• 55 cards, 5 each with values of 5/$3, 10/$4, 15/$5, 20/$6, 25/$7, 30/$8, 35/$9, 40/$10 and 50/$15.
  • The first value is the default cost of the card. The second value is the revenue of the card.
  • 55 chips, 11 in each of 5 colours
  • Poker chips
  • A bag


  1. Give each player money(a function of player count).
  2. Randomly select a dealer for the first round

Pattern of play

  1. Shuffle the card deck
  2. Deal out 7 cards
  3. Arrange the cards in order by increasing value (the value before the slash)
  4. Put 2 chips of each colour into the bag
  5. Randomly draw 7 chips and randomly put one on each card
  6. Stating with the dealer the players conduct an 1830-type auction for the cards - If there are multiple cards of the same value:
    • the base cost of each card of the same value is $2 more than the card below it in order of the same value
    • Bids must be which ever is the larger of $2 higher than the cost of the card or $1 higher than the largest bid on the card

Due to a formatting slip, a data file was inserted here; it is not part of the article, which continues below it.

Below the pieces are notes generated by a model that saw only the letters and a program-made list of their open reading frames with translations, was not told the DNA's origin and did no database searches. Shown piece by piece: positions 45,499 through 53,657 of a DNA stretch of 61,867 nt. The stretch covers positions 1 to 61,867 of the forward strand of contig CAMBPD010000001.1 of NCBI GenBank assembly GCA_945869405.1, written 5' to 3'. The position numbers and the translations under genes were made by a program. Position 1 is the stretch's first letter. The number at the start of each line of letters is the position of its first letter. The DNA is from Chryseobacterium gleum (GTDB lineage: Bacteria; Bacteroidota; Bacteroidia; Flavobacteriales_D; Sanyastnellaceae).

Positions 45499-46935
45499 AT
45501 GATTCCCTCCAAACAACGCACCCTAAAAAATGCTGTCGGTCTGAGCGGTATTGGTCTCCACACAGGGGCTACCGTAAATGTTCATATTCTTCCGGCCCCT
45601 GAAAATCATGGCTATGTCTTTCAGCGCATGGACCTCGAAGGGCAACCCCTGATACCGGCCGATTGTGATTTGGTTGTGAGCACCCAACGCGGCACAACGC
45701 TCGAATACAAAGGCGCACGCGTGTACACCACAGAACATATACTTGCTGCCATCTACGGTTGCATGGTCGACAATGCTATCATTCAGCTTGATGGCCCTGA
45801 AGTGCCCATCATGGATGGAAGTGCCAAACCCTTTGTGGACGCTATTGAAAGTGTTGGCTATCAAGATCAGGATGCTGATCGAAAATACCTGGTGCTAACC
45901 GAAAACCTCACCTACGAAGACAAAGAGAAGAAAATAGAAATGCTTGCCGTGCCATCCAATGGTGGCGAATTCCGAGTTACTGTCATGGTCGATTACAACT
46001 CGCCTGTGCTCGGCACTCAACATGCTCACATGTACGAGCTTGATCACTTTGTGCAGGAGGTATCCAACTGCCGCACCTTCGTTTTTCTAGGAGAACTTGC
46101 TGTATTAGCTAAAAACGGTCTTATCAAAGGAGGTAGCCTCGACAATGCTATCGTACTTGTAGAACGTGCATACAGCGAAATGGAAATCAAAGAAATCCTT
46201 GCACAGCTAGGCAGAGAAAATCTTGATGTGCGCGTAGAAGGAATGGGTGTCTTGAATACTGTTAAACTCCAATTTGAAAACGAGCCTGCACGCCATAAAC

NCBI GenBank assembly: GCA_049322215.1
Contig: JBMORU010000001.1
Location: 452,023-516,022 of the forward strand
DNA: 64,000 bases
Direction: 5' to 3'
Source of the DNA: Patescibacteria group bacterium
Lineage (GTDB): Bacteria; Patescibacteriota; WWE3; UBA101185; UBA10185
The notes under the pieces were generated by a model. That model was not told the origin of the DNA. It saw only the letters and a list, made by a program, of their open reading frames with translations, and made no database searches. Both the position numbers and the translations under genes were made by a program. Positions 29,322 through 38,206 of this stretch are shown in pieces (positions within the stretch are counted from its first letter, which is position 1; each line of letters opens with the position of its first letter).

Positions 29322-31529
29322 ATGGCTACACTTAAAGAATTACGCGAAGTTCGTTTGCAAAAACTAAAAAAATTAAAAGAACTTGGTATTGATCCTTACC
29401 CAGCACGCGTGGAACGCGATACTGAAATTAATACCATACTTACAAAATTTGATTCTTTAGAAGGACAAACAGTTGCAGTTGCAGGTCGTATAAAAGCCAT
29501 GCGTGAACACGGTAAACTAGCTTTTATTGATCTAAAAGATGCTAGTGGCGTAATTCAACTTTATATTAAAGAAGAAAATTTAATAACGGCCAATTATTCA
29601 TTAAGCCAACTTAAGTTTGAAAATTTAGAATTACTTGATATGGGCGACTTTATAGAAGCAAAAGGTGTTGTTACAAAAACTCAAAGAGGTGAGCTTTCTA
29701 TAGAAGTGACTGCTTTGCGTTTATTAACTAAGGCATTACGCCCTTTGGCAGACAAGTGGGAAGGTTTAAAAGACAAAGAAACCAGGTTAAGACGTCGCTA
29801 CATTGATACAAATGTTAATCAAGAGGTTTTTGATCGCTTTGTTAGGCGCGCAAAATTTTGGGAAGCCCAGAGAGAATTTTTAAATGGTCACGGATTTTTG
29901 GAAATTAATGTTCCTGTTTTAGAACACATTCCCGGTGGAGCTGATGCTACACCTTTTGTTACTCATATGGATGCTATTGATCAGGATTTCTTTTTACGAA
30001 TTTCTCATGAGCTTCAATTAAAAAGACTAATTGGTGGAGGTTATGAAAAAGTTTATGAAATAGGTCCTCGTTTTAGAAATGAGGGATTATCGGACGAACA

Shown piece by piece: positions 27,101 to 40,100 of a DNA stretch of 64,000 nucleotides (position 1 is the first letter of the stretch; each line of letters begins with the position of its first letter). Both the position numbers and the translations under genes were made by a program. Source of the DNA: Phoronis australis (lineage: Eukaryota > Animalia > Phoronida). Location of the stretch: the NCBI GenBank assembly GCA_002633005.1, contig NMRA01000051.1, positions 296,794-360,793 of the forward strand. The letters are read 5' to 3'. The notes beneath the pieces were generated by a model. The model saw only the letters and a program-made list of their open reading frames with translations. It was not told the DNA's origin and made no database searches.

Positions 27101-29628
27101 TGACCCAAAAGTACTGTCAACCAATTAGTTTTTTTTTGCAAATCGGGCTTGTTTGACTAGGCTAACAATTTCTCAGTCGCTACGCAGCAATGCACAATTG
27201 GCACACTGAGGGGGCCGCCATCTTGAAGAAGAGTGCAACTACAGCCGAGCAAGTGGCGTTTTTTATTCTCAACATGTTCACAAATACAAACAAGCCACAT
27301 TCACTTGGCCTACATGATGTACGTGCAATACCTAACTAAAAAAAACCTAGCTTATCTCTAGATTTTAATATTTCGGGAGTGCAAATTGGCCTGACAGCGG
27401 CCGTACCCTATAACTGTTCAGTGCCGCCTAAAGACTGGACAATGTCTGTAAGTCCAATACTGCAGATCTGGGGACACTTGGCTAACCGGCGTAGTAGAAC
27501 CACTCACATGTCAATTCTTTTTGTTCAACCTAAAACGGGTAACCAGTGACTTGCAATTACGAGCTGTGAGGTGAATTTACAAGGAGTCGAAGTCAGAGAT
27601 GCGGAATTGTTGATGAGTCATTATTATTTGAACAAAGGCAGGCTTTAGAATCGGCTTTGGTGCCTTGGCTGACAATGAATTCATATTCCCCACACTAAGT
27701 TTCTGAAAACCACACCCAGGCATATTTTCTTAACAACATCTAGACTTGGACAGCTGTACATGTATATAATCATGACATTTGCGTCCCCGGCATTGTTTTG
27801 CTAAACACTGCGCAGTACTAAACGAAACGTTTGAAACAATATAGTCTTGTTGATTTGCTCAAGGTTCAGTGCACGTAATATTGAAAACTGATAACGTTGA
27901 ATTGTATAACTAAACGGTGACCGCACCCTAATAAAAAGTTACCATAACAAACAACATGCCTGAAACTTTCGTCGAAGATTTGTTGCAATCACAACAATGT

7. Keep the chips on the cards as they are taken, that indicates the suit of the card (cards are unsuited)
  8. The round ends when all cards have been purchased
  9. At the end of the round each player receives money equal to the dollar values on each of the cards they own.
  10. Repeat from dealing out 7 cards, adding chips to those left in the bag from the last round
  11. End after seven rounds (5 cards won’t be used)
  12. Pay the players double money at the end of the last round


  • Cash is points
  • Cash in each set of three or more cards of the same value held by a player for the number of cards held of that value multiplied by the revenue of the card
  • Cash in each sequence of three or more cards of the same suit (same colour chip) with sequential revenue values for the number of cards cards in the sequence multiplied by the revenue of the largest card in the sequence (50/$15 cards can’t be scored in this way)
  • A card may participate in scoring sets in both directions
  • Player with the most money win.
  • Three is no tie-breaker (of course)

Option: Lose the chips and suit the cards with 5 suits.

My sense is that the game is too long, the deck needs to be smaller, there need to be fewer rounds etc. It needs a diet. I haven’t investigated that yet.